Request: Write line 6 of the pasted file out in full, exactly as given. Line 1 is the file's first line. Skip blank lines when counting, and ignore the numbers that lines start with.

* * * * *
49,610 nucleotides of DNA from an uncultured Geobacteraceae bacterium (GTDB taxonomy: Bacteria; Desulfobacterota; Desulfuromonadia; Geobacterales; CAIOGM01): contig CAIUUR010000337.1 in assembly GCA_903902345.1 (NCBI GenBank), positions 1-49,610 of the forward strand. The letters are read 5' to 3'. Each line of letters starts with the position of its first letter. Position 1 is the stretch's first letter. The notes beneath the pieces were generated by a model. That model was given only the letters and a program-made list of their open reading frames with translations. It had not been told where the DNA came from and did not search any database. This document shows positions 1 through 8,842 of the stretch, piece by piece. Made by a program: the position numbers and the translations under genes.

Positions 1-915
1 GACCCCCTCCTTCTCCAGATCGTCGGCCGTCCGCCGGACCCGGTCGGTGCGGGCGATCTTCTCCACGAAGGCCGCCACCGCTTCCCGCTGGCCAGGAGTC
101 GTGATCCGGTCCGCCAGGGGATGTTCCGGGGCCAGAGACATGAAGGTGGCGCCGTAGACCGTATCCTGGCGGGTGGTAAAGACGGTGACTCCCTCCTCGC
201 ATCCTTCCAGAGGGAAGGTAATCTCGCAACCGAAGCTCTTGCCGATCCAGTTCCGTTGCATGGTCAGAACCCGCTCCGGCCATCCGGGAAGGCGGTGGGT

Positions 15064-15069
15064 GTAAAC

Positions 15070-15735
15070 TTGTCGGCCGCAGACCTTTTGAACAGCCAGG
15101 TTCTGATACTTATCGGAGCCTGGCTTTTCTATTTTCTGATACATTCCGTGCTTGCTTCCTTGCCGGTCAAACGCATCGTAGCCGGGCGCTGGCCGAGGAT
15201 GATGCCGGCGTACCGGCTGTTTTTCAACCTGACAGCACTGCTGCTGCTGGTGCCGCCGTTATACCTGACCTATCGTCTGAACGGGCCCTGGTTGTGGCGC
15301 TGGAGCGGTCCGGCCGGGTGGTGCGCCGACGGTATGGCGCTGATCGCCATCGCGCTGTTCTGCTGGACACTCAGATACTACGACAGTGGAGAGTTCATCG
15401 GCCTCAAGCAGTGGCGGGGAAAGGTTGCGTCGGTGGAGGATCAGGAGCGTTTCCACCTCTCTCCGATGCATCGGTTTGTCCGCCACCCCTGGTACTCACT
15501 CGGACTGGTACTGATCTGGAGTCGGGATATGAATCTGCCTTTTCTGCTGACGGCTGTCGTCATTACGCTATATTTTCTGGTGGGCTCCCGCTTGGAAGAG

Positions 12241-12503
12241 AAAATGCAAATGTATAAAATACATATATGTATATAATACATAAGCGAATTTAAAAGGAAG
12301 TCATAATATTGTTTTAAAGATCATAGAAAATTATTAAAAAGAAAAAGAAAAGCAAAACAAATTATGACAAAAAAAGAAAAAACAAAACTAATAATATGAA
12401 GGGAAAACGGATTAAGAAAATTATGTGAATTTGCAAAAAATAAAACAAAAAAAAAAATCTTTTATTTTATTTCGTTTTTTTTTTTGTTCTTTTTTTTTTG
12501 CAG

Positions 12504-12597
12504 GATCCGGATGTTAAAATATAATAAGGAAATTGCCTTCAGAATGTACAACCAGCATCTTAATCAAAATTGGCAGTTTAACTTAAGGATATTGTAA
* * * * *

Positions 15064-15069